ADHD and Emotional Self-Regulation: Fight, Flight, or Freeze

The response in all living things when they are threatened is fight, flight, or freeze. Fight back, run like heck, or play dead. It’s an innate instinct for all species because it’s really all about survival. When we feel threatened, the fight, flight, or freeze response is automatic. The brain spontaneously goes into that mode. When it comes to those with ADHD, regulating emotions is something they already have trouble with, and when that response kicks in, it can be quite problematic.

The problem for those with ADHD is that they may have had bad experiences and they feel the anticipation of a threat even if there isn’t one. They go into fight, flight, or freeze mode and they’re just completely stuck. It’s important to understand what this concept is and how it works so that they can understand the context of this biological response and the importance of engaging their executive functioning brain to override it.

Video Transcript:

Welcome everybody to this edition of Attention Talk Video. I’m your host, ADHD and attention coach Jeff Copper, and I’m here today to talk about ADHD and emotions. In particular, one particular area that I think is really helpful to illuminate and that is all living things have a response when they are threatened and it’s fight, flight or freeze. Fight back, run like heck or to play dead if you will. And it’s a very key instinct for all species because it’s really all about survival. And the thing about the fight, flight or freeze automatic emotional response is when you feel threatened for your life, your brain automatically goes into that. And when it comes to those with ADHD, emotion is something that they need to regulate. And that automatic emotional response that kicks in sometimes can be pretty problematic.

Now what I’ve described so far is if you’re threatened with your life, that response is really pretty a good thing for the most part. I will pause and note that if you’re ever in any emergency training, the first thing they do is don’t panic and calm down. And the idea there is to actually stop for a moment, engage your executive functioning system to override those automatic emotions, but we’ll come back to that in a second.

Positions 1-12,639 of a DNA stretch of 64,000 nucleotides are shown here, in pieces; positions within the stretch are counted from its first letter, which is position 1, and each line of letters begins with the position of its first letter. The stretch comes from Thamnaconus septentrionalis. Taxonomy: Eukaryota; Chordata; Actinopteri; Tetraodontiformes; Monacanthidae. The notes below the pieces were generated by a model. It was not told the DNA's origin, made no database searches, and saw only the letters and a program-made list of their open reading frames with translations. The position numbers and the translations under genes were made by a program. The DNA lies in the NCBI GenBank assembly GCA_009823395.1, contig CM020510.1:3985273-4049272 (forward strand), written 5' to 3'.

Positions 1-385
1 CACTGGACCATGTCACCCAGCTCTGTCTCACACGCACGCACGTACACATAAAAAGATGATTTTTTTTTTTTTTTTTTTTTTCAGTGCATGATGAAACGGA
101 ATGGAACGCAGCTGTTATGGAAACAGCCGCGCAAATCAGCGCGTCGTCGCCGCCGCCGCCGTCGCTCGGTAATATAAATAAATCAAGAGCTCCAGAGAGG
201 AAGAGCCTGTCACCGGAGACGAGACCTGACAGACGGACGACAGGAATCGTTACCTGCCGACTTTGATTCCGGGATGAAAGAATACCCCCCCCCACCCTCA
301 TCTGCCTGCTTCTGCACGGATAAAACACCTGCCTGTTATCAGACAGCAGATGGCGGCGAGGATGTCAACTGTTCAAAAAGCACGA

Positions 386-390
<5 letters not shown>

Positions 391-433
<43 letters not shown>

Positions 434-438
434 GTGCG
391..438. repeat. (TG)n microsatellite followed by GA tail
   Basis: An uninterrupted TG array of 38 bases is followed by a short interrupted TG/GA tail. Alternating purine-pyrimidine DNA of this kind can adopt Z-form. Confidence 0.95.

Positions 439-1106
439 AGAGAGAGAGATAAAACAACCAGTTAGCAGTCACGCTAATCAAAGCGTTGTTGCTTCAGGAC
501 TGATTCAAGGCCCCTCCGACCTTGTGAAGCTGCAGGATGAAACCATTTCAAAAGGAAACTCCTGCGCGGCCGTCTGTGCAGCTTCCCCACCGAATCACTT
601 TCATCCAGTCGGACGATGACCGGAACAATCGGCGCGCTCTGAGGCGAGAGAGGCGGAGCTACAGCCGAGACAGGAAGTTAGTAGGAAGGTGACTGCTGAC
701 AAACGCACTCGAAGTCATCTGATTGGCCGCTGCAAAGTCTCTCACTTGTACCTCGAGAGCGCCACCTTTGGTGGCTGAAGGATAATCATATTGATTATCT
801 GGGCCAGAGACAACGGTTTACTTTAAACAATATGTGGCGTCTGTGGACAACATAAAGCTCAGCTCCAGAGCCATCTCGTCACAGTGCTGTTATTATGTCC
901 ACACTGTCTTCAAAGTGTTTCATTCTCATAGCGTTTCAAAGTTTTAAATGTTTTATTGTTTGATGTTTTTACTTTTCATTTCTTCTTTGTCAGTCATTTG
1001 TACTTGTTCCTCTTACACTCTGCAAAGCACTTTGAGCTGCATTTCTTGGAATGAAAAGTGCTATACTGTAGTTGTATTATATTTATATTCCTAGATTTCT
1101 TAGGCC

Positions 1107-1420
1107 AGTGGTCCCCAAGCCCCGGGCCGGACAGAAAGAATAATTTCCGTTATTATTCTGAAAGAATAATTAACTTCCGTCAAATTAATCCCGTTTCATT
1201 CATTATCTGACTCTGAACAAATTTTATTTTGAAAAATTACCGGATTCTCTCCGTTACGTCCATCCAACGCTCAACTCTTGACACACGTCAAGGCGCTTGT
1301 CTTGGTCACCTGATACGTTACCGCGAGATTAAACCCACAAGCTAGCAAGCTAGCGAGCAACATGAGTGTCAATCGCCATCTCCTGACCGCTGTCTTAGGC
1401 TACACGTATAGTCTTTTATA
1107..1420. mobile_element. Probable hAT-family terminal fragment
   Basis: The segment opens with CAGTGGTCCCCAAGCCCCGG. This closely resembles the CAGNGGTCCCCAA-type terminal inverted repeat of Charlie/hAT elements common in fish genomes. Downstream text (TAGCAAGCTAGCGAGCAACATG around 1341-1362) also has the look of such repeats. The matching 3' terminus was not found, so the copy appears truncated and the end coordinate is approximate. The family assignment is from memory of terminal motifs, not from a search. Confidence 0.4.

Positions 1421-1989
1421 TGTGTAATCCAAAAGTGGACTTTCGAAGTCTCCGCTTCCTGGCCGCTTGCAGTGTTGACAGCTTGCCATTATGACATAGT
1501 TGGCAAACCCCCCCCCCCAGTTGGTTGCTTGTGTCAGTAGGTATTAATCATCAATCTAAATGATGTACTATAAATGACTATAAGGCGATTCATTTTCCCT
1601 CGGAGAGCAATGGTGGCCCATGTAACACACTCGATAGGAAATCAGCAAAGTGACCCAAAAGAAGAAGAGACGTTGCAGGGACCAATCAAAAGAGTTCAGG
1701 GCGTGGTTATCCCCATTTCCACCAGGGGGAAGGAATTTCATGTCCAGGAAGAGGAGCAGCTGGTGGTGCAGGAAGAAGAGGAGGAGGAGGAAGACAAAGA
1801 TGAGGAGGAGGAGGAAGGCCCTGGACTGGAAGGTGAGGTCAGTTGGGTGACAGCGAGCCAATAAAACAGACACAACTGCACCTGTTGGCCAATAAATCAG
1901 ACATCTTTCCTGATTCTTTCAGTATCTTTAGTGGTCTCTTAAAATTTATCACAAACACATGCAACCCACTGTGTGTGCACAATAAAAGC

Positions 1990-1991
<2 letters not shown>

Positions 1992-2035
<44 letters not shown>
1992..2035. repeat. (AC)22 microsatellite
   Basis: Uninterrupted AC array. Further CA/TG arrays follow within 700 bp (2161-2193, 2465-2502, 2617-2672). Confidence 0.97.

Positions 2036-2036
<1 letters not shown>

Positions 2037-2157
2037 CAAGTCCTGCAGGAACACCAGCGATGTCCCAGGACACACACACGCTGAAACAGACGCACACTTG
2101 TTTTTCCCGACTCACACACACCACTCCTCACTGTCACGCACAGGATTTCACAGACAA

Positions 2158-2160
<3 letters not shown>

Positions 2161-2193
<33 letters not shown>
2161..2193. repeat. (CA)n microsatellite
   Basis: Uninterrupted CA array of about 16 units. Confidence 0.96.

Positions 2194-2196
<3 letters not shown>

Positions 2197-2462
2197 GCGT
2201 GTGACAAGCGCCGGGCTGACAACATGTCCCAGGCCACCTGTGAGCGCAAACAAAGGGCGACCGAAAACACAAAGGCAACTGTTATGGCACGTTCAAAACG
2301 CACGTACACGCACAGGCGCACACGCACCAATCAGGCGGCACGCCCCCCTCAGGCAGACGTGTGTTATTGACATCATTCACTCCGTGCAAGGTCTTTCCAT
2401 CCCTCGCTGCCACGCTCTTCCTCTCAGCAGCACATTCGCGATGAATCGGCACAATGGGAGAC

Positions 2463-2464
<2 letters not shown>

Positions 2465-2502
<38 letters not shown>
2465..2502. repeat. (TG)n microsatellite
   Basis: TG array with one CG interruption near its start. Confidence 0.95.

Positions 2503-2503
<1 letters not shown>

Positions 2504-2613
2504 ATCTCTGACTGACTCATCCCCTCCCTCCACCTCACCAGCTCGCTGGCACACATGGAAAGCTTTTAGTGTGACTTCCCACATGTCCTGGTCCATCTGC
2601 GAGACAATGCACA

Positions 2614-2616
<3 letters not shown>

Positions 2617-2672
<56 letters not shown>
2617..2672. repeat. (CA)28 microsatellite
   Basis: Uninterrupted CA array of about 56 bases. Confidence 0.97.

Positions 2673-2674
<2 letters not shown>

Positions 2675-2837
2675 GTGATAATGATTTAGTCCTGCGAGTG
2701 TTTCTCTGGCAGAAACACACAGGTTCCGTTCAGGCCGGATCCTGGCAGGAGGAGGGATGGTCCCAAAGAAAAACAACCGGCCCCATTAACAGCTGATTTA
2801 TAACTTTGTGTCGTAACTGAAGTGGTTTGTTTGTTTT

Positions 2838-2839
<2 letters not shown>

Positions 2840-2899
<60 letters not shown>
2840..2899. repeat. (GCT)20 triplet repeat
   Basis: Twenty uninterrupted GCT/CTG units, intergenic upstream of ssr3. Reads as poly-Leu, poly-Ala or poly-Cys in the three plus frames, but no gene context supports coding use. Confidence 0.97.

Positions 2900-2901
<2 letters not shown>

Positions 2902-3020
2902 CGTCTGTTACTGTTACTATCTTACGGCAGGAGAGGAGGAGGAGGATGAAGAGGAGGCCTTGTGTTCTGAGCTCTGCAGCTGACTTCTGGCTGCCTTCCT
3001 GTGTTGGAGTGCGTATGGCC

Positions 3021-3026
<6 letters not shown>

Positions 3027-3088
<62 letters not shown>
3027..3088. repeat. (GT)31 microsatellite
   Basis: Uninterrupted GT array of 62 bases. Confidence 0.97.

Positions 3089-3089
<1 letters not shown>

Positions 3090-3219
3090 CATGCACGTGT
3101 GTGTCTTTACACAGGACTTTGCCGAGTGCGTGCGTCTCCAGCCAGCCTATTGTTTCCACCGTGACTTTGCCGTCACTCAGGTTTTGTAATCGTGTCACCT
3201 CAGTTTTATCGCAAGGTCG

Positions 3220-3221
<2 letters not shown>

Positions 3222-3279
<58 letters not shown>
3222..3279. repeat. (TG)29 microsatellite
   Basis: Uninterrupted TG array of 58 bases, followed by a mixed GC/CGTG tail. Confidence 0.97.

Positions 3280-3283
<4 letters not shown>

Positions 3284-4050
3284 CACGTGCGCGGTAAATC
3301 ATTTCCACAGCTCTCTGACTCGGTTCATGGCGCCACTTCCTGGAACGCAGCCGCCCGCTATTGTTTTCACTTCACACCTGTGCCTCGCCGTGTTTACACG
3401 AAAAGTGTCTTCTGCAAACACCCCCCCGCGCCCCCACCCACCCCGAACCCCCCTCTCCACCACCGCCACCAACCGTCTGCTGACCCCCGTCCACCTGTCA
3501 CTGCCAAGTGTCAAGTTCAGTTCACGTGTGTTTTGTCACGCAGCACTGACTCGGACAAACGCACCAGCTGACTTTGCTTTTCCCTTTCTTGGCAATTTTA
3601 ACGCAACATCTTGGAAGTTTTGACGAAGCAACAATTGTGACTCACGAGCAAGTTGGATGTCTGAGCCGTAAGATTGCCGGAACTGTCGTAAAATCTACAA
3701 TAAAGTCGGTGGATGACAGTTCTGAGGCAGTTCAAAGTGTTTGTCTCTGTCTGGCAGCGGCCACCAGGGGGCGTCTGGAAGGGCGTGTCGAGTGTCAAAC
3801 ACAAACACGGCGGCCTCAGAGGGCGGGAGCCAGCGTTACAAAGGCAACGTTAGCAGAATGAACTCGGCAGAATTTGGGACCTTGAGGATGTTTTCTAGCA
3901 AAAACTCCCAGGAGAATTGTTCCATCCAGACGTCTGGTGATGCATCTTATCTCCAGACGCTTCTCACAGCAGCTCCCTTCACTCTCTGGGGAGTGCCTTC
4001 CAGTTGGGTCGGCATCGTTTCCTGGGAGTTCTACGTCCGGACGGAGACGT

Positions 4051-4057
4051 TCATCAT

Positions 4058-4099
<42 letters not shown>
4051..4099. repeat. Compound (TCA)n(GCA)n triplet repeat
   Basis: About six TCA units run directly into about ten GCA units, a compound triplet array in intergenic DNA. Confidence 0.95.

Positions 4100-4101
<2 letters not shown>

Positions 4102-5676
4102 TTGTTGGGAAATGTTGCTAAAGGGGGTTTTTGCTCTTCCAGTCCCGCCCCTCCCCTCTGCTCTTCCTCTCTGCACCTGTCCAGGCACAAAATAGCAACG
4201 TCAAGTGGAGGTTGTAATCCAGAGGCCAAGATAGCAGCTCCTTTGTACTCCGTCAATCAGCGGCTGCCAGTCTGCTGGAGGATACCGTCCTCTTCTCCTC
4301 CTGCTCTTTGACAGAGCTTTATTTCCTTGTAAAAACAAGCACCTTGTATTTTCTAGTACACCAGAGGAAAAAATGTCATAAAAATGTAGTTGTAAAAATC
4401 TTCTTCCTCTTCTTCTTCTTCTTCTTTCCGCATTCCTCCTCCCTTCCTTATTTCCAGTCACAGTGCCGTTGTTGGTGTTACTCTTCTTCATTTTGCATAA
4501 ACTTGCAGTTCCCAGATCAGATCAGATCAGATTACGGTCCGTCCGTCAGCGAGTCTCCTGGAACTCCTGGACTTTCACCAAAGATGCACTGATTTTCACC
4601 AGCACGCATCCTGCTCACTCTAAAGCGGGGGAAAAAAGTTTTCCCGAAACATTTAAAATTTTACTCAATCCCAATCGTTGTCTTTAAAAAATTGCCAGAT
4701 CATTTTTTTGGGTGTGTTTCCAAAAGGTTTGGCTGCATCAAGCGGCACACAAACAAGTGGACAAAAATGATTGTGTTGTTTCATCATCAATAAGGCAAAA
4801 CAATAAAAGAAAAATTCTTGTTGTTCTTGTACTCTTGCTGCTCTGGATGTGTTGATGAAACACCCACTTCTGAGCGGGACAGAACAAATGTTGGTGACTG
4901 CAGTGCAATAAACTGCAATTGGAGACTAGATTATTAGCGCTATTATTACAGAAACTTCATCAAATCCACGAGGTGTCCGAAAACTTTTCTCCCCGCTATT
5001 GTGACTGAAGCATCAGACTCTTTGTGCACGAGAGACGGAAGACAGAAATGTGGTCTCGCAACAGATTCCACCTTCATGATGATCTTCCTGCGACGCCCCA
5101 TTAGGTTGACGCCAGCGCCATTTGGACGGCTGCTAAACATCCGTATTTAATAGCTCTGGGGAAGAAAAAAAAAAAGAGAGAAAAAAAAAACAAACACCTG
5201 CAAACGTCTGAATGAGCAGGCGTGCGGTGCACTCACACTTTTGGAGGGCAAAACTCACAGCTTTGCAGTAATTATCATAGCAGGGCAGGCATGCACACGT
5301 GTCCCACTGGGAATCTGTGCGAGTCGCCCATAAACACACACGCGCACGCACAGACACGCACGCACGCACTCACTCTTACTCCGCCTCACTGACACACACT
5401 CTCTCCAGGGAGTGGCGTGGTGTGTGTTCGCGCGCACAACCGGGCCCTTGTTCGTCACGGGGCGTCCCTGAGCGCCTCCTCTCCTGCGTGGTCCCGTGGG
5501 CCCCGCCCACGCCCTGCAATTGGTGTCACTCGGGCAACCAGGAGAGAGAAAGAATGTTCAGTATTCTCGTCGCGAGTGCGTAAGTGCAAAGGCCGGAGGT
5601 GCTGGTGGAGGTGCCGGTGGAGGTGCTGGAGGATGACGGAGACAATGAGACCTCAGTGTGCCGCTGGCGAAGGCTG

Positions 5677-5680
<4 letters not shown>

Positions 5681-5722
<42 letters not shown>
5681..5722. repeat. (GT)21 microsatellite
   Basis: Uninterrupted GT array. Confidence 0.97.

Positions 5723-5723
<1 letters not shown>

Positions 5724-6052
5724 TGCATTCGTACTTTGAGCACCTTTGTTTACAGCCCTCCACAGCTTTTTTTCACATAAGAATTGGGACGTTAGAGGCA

Moving forward, the thing about this response that’s interesting is the brain really can’t tell the difference between a life threatening event and a threatening event like your boss yelling at you or some coworkers coming at you. It’s not life threatening, but many times for those with ADHD, that response is exactly the same. You go into that fight, flight or freeze. In other videos we’ve talked about thinking of the ADHD brain as a two level system, which is something that I learned from Dr. Barkley. There’s the automatic brain or the primitive brain, that fight, flight or freeze, and the executive functioning brain. That’s the part of the brain that’s the prefrontal cortex right here that when I’m working with those with ADHD, we’re trying to work with this particular area. And the thing about the executive functioning brain, it’s very effortful. It’s got to pause and override that automatic response and it’s not an easy thing to do, which is why those with ADHD have difficulty regulating attention and emotions.

But one of my points is that if you feel threatened, your brain will automatically go into that automatic response. And so often I find those with ADHD, they get paralyzed, they just shut down. It’s kind of like that play dead. And in that moment, they can’t even remember what works.

Another level that I would like to add to this is we have that life threatening event or that threatening event, but we also have the anticipation of an event. So if you have had a history of a particular situation where you walked into that you felt threatened, the anticipation of that coming up is the same as the threat or is the exact same as that life threatening event that I talked about earlier. The brain really just has one switch, on or off, and you go right into that.

And the problem with that is those with ADHD and often they’ve had bad experiences and they feel that anticipation of a threat, they go into fight, flight or freeze or paralyze and they’re just completely stuck in the water.

And so I think it’s really, really important to understand that what this concept is also understand, I learned from Dr. John Ratey when interviewing him, is that when you go into that response, the brain actually diverts resources and blood to the other parts of the emotional side of your brain in a way from the prefrontal cortex. That is to help explain why when you’re in that state, you can’t remember sometimes your own name. I’m just playing with that, but I have worked with a lot of people with ADHD where we’ve learned structures that will help them pay attention, but the problem is when they’re in that emotional state, that fight, flight or freeze, they can’t remember what works.

And in coaching also, often what we’re trying to do is help people learn how to pause and notice it and engage their executive functioning brain to override that. We’re going to have a sequel to that here in a little bit to talk about the mechanics of that, but for the most part, this video is really dedicated to understand that this biological response is built into every living creature. It’s there, but it’s no friend for those with ADHD because they have more difficulty regulating attention, they have more difficulty regulating emotion, and hence, when they feel threatened, they can go to a really tough place.

So, well, I hope you learned something from this edition of Attention Talk Radio. Look for our sequel. We’ll talk about what do you do now that you know that that’s there. So take care. If you haven’t done so already, subscribe to our YouTube channel at, and with that, we hope you enjoy.

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